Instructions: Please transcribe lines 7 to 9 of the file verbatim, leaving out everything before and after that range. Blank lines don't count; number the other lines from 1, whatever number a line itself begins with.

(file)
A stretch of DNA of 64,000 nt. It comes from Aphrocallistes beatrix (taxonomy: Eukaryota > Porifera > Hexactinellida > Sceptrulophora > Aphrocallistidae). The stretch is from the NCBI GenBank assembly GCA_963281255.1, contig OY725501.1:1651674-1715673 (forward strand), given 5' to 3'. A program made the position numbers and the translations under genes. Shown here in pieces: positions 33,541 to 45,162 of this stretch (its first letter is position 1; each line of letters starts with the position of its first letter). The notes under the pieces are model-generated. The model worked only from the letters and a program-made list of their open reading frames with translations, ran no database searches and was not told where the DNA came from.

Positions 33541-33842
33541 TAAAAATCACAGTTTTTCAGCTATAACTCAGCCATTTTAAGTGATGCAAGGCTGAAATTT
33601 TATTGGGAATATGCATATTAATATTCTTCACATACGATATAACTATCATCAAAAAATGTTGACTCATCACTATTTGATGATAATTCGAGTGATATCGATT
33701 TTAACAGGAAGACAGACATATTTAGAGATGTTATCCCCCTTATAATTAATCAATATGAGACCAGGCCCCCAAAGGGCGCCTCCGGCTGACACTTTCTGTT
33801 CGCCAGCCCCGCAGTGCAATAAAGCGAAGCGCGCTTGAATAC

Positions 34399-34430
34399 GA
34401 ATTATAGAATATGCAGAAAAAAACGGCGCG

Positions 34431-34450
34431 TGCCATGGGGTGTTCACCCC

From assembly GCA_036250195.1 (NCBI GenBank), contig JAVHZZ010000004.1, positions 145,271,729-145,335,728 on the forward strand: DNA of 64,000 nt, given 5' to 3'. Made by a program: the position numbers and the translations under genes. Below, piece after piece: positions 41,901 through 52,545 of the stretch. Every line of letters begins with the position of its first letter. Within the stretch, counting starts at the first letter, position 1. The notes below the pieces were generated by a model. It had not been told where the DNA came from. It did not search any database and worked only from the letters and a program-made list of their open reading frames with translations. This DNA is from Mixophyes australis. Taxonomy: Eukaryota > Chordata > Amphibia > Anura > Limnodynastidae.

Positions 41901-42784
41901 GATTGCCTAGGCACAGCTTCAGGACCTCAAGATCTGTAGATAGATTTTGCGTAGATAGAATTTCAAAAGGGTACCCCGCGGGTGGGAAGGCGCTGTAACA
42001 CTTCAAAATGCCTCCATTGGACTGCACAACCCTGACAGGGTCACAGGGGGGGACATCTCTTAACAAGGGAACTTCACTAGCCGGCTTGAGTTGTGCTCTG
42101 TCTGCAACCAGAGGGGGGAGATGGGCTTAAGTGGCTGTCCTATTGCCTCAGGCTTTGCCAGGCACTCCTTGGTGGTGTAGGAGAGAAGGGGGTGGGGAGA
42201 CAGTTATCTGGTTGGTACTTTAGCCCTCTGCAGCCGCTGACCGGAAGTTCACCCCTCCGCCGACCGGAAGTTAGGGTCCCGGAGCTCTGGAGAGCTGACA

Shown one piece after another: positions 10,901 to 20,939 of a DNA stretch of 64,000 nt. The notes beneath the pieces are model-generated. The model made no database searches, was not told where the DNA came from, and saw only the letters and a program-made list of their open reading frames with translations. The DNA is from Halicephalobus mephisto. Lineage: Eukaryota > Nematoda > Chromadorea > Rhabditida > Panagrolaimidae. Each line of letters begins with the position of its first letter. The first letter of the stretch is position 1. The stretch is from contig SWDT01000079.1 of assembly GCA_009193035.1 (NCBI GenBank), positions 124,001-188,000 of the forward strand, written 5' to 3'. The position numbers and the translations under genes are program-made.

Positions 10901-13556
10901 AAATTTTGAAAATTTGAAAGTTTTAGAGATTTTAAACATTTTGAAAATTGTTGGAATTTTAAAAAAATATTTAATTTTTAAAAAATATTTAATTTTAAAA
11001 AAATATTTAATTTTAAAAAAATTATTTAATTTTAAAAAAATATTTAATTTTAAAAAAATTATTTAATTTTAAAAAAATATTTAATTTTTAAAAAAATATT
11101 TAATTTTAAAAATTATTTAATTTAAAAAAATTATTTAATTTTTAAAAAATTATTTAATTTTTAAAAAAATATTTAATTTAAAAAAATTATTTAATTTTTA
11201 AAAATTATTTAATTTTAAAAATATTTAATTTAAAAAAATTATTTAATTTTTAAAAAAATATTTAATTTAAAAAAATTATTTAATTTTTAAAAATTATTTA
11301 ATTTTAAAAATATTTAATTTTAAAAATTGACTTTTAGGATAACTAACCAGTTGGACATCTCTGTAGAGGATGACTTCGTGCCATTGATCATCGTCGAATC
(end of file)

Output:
Positions 34399-34430
34399 GA
34401 ATTATAGAATATGCAGAAAAAAACGGCGCG